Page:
A Look at Mike Pence and the HIV Outbreak in Indiana

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In late 2014, health officials belatedly became aware of an HIV outbreak in Scott County, Indiana. With fewer than 24,000 people, this rural county rarely saw a single new case in a year, according to The New York Times. But by the time government agencies tried to stop the transmission of the virus a few months later, some 215 people had tested positive.

The disaster in Scott County was not just a failure of clean needles or even just Indiana’s long-time “abstinence stressed” sexual education. It was a disaster born of a total abdication of Indiana’s public-health responsibility—and it’s the kind of health disaster we could see nationally. Pence is now vice president in an administration that is gutting HIV/AIDS resources and further criminalizing drug use—two paths that will increase HIV prevalence across the country. Meanwhile, the twin crises of deindustrialization and rising opioid usage mean that the conditions for localized HIV epidemics are not unique to Scott County.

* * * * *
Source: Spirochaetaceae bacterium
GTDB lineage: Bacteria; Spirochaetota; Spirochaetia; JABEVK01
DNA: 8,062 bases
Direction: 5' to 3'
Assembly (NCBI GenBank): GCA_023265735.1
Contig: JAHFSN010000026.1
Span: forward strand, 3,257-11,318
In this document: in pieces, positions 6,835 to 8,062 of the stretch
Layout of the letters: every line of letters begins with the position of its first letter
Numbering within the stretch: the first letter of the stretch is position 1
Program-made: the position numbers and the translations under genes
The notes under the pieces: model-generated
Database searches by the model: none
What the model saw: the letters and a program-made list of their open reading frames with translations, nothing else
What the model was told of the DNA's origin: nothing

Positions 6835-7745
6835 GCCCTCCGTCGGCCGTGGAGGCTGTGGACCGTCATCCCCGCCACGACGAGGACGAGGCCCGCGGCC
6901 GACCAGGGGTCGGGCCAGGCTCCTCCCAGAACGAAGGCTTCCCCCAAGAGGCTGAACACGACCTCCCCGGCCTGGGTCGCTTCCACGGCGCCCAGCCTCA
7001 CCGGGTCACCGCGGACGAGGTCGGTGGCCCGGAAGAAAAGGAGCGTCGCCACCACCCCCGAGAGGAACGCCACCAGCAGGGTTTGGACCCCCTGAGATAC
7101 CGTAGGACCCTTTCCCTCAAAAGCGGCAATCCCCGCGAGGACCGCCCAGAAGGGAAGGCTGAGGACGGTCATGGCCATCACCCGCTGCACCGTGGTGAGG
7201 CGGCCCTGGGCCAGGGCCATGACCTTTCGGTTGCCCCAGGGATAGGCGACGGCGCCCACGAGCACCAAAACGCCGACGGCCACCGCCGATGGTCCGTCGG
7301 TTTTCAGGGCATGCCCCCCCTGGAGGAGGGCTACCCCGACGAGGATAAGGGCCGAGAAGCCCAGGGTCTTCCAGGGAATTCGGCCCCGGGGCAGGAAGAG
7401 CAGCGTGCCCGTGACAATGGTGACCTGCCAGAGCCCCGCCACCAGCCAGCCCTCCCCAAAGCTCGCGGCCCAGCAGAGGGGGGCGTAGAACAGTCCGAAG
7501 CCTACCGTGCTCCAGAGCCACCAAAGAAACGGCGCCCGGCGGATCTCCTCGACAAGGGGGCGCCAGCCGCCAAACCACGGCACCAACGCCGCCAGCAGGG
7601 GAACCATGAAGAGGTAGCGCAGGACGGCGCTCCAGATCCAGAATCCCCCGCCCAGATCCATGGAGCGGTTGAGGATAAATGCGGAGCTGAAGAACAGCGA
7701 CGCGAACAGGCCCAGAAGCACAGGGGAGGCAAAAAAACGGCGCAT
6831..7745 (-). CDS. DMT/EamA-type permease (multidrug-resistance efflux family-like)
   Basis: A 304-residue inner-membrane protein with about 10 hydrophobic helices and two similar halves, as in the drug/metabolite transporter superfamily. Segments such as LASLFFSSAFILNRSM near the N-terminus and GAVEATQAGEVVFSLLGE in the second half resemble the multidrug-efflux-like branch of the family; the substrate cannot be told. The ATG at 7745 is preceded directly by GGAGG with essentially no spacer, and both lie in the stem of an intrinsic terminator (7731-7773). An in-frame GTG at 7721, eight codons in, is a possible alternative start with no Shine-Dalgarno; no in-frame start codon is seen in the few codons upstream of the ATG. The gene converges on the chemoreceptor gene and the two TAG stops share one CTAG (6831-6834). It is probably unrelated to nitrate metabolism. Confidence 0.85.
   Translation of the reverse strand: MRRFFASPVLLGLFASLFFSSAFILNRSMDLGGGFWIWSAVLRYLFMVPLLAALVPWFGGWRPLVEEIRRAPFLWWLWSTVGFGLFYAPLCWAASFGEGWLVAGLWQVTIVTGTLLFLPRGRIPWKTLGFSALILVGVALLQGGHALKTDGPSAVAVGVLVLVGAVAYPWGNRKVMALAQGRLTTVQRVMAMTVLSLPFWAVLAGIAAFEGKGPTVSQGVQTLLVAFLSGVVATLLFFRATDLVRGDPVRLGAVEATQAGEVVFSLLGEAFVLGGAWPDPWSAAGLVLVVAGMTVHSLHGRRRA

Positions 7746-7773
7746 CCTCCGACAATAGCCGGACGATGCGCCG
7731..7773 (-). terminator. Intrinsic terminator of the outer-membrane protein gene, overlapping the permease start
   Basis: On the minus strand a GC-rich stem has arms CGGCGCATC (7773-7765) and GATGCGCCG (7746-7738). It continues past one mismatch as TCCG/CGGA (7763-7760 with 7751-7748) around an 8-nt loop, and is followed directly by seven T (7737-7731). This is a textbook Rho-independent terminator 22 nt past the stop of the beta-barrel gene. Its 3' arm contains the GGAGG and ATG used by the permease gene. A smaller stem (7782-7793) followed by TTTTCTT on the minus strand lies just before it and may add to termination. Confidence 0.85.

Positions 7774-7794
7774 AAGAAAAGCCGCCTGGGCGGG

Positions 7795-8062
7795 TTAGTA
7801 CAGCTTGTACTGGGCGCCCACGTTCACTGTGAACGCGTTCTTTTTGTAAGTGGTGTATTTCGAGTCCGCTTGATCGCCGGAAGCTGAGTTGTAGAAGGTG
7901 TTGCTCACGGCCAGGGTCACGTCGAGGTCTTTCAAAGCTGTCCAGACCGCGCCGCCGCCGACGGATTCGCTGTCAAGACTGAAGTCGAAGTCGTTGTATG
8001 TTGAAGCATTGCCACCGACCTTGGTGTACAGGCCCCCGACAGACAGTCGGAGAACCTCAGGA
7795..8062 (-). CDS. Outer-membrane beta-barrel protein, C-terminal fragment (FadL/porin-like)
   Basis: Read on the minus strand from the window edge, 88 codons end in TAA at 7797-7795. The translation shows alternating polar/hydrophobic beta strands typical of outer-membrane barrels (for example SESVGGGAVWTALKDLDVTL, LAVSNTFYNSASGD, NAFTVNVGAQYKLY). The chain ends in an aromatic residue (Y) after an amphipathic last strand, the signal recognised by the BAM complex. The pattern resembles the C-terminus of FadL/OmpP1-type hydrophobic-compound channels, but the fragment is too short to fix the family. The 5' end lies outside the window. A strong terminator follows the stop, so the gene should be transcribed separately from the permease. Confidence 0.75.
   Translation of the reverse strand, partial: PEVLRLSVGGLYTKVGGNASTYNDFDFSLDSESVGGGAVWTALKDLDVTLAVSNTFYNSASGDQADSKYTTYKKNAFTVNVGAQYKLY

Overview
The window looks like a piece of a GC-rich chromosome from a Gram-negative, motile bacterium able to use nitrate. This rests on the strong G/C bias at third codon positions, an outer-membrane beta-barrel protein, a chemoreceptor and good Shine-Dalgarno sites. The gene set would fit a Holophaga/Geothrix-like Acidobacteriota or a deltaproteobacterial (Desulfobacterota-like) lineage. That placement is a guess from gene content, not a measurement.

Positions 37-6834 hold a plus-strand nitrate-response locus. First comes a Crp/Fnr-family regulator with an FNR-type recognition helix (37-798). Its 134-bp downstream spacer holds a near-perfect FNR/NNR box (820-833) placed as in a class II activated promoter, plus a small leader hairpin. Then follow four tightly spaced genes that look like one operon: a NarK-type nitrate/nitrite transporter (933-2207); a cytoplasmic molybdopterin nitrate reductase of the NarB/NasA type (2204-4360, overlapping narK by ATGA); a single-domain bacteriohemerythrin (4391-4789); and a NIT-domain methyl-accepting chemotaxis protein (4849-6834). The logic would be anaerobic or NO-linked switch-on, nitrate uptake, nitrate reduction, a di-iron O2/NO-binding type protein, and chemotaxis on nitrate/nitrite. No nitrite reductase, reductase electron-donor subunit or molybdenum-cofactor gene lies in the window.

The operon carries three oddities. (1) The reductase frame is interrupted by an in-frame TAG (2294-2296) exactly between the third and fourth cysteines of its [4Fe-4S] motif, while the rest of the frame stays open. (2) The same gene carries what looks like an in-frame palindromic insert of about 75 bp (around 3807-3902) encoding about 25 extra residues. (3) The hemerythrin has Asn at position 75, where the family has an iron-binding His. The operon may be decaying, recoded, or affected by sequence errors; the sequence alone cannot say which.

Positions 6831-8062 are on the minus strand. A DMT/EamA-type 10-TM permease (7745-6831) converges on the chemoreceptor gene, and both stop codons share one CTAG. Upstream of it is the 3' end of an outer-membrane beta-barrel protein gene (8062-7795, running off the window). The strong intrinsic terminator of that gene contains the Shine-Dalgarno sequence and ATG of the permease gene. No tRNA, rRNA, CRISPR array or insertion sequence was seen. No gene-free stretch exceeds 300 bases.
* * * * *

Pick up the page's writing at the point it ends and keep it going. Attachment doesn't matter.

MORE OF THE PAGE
There’s a lot more to this article:

Article submitted by, Great Gazoo.